8.72

8.72: Happy Day Café

Happy Day Café on 6th St has managed to, at least for now, survive the crippling effects of GQ's 2014 fluff piece on Downtown LA. Photo by Dan Johnson.

Happy Day Café on 6th St has managed to, at least for now, survive the crippling effects of GQ's 2014 fluff piece on Downtown LA. Photo by Dan Johnson.

by Dan Johnson

Mai’s was dead to begin with.

It’s been almost two and a half years since the cash-only burrito shack on the 600 block of S Spring St shuttered its doors. With every passing day, the humble casa de carnitas slips deeper and deeper into the realm of mythology where I keep nostalgized memories of places I will never visit again.

Objectively, Mai’s was not the world’s best counter service Mexican restaurant. It was a mess. The odds of bowel distress stemming from one of their burritos were pretty high. Sanitation was not always a priority. On more than one occasion, I watched a visibly ill staff member cough directly into my food.

Many of us still pine for Mai’s because it was an emblem of its era. It wasn’t perfect, but it was affordable. Even at your most hard-up, a filling $4.50 burrito was within reach. Mai’s was a relic of a day and age where people moved Downtown because it was cheap and interesting.

Alas, Downtown’s history is a social geology. The strata of time are written in a language of erosion and supplementation. The businesses, people and activities that sustain one era are washed away or covered up in short order.

The age of middle ground died on January 6, 2014—the day GQ declared Downtown “America’s Next Great City” with a rousing fluff piece that played like a coronation of the business interests who had the foresight to invest in Downtown years before.  

When the glossy tastemakers proclaimed DTLA to be the hippest of all hip places, decades of real estate consolidation, blowhard branding and patient posturing paid off. The time was nigh for residential rent increases and a changeover in retail tenants. No long-term lease? Sorry! No one was going to deny stakeholders the price per square foot rates they had lusted after for so long.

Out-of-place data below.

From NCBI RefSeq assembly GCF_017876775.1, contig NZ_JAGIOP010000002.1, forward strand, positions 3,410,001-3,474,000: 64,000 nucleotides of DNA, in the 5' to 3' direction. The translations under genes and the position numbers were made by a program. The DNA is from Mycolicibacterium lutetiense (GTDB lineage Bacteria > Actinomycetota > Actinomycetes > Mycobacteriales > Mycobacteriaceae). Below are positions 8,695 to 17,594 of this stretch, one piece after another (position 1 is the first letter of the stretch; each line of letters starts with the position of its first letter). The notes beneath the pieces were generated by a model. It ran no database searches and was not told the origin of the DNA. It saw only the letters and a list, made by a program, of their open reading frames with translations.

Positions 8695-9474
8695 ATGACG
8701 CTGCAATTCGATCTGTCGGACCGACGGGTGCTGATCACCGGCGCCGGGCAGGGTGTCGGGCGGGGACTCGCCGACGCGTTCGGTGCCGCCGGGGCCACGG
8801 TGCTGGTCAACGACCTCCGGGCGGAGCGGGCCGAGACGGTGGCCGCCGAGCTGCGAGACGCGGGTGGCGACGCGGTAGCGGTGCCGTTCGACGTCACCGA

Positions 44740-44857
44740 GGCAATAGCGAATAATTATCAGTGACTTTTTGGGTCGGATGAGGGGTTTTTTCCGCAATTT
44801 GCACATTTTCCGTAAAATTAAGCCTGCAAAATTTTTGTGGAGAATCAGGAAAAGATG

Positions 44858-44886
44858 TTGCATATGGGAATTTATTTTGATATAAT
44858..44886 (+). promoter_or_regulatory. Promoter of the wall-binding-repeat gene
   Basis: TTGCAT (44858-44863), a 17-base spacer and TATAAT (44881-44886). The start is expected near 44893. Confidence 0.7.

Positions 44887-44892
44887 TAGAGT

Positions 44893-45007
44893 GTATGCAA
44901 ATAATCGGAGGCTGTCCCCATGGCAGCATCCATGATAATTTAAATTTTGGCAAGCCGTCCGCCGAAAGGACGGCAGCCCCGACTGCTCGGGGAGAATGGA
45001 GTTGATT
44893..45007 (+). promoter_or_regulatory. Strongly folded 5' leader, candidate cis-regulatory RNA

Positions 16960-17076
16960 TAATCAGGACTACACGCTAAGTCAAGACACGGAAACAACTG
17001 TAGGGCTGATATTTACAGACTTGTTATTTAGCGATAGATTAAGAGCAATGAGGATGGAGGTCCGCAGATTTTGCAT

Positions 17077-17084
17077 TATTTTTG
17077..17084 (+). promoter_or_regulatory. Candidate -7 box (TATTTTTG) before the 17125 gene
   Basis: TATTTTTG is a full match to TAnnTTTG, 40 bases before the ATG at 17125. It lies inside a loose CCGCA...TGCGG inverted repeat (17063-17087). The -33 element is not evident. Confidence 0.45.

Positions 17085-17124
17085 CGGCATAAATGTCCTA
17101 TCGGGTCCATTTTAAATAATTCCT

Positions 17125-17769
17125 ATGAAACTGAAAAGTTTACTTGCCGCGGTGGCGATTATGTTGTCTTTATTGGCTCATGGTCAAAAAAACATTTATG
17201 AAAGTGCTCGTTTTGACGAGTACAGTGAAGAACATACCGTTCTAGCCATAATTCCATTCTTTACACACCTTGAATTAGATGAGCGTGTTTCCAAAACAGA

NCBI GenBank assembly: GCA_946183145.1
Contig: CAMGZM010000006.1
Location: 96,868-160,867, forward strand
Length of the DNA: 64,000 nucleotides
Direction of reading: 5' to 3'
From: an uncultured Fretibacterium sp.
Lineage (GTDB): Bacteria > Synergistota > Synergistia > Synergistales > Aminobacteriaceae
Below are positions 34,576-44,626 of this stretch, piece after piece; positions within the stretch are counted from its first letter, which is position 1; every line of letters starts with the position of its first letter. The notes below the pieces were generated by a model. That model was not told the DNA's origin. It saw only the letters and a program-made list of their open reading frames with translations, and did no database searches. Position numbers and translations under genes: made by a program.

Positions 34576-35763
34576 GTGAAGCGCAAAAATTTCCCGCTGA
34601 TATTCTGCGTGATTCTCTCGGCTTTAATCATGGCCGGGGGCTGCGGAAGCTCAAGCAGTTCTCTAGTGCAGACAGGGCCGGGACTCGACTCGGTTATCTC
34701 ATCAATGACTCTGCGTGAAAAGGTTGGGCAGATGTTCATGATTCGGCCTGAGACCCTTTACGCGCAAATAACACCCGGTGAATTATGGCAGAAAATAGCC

It was an age of dreams that too many of us bought into vicariously. The promise of the future was bright, after all. Sure, we’d give up a few of the establishments we’d come to know and love, but just think of all the boutique hotels we’d get!

Mai’s had to die so a proposed tower could go up in its place. Or so we were told. Two years later and the cabin that once held Mai’s still stands. A profusion of unmemorable pop-up restaurants has marched through the location like sailors through a whore house and still no tower. Meanwhile, Downtown has changed.

On a scale bigger than one burrito shack, the GQ mentality inspired two foolhardy and ultimately destructive phenomena.

First, a wave of rent increases (to be followed year after year by many more rent increases) jacked up the market rate of local housing in anticipation of a glut of moneyed jet setters who would be the new bedrock of Downtown. Gone were the mainstays of yesteryear and with them a roster of bar goers, artists, minds, hell raisers and outsiders whose conversations made our culture all the more interesting and whose hearty sensibilities helped maintain a certain order on the streets.

Second, a glut of new and pricey businesses rushed to anticipate the needs of the promised glitterati who would definitely have enough money not to feel economically strangled by absurdly high housing rates.

Upside: I can now buy a ten dollar all black ice cream cone that will earn the envy of sugar hounds across the internet.